This land is your land; this land is my land—that's exactly what Robb Hampton, the Director of the Public Lands Program at The National Environmental Education Foundation, wants people to understand. When you volunteer at local, state or national parks, you do more than just lend a helping hand.
When you volunteer, you connect with your local parks, invest in them, and hopefully share the experience with friends and loved ones who will want to help, as well.
"Volunteerism, recreation and education; that's the key to get people connected to the lands," Hampton says.
Here's how just one day of volunteering helps the parks and how you can get in on the fun, too.
What Volunteering Means to the Parks
The Public Lands Program and Hampton have a calculation for determining the impact volunteers have on the park. On the 2012 National Public Lands Day, their 20th anniversary, they estimated that volunteer help equated to nearly $18 million in labor; and that's just one day of the year.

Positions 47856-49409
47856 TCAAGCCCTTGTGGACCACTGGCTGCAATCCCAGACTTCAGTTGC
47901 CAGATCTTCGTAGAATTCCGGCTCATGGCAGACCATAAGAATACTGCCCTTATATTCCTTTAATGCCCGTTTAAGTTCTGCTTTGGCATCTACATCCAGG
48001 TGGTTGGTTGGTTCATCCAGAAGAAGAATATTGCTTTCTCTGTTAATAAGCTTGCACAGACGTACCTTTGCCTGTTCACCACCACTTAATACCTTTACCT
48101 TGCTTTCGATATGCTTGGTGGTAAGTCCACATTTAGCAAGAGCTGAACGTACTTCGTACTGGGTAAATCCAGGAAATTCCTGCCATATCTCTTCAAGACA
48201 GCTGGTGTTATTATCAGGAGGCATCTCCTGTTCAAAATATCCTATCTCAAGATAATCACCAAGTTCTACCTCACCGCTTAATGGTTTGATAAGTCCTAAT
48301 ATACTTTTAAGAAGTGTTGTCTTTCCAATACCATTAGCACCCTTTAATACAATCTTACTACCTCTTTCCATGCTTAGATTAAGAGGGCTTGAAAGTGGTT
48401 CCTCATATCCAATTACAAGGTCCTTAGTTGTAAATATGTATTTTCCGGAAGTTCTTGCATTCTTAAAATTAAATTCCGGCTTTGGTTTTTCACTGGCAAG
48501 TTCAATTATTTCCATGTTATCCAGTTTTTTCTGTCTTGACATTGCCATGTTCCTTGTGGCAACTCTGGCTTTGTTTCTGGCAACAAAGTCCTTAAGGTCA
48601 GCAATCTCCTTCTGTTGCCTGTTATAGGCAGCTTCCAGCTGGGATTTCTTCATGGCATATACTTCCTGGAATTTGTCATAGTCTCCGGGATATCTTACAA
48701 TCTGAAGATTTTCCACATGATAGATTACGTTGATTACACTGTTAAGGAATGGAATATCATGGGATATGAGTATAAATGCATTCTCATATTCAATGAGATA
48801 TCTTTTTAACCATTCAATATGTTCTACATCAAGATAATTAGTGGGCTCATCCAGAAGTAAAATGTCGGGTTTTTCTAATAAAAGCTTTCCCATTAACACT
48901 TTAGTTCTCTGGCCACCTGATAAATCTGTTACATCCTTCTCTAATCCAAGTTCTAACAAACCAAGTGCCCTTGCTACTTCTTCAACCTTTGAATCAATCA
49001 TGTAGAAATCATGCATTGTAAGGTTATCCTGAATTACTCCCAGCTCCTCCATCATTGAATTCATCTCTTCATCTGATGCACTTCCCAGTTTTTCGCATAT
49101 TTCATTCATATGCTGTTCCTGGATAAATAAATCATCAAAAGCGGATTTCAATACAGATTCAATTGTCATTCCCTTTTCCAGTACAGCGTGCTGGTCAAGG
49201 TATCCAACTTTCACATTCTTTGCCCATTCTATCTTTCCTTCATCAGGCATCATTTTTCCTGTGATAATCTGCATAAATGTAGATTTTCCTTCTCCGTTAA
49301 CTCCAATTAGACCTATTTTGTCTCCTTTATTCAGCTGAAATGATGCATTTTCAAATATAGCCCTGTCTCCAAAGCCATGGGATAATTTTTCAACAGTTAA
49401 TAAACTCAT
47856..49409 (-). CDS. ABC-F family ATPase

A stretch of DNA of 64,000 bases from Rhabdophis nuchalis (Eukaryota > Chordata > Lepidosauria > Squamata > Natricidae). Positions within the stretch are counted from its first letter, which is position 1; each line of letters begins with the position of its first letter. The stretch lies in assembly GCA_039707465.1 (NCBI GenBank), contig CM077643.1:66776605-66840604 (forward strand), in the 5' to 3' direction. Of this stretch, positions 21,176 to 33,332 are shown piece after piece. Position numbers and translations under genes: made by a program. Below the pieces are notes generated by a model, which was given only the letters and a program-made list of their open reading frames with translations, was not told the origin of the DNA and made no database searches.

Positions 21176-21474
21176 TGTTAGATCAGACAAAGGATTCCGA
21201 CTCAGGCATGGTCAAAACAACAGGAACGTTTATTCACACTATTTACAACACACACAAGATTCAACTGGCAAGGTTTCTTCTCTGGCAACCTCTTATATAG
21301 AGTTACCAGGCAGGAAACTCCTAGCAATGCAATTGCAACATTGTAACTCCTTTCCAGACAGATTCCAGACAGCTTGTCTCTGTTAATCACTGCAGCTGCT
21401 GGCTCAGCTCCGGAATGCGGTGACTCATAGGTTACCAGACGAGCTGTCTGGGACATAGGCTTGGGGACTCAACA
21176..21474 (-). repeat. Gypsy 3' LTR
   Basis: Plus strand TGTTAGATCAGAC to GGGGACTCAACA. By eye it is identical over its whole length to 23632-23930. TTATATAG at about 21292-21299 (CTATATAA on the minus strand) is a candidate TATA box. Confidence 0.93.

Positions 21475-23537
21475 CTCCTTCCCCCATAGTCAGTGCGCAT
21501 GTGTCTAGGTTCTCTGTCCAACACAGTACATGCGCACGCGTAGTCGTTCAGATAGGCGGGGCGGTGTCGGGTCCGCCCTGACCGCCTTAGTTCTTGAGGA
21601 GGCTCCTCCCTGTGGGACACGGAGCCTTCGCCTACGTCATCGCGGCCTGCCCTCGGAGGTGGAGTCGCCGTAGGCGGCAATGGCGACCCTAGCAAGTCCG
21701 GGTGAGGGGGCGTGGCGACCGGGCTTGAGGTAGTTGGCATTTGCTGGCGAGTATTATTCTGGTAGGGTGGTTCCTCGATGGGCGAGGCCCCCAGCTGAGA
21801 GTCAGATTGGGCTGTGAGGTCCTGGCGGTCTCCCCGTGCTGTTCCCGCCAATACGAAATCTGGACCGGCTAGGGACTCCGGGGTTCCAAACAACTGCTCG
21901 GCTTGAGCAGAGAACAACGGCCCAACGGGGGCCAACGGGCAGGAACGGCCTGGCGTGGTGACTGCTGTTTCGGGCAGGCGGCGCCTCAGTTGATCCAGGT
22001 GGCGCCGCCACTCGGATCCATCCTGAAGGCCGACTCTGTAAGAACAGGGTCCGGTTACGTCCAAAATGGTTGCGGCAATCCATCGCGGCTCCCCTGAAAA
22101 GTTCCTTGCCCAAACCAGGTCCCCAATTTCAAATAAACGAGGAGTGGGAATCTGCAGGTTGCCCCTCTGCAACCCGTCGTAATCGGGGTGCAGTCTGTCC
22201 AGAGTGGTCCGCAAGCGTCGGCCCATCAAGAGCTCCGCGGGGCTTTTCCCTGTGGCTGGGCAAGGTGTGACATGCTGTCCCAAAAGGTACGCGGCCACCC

According to PublicLandsDay.org, volunteers:
- Collected nearly 23,000 pounds of invasive plants.
- Removed nearly 500 tons of trash.
- Built and maintained approximately 1,500 miles of trails.
- Planted an estimated 100,000 trees, shrubs and other native plants.
Though this was the product of more than 175,000 volunteers, it only takes a few dedicated people to make a difference. With 2,200 sites nationwide—this includes national parks, state parks, forest service lands and Bureau of Land Management lands—and volunteer opportunities available nearly 365 days a year, it's easy to find a time and a place to reconnect. Here's how.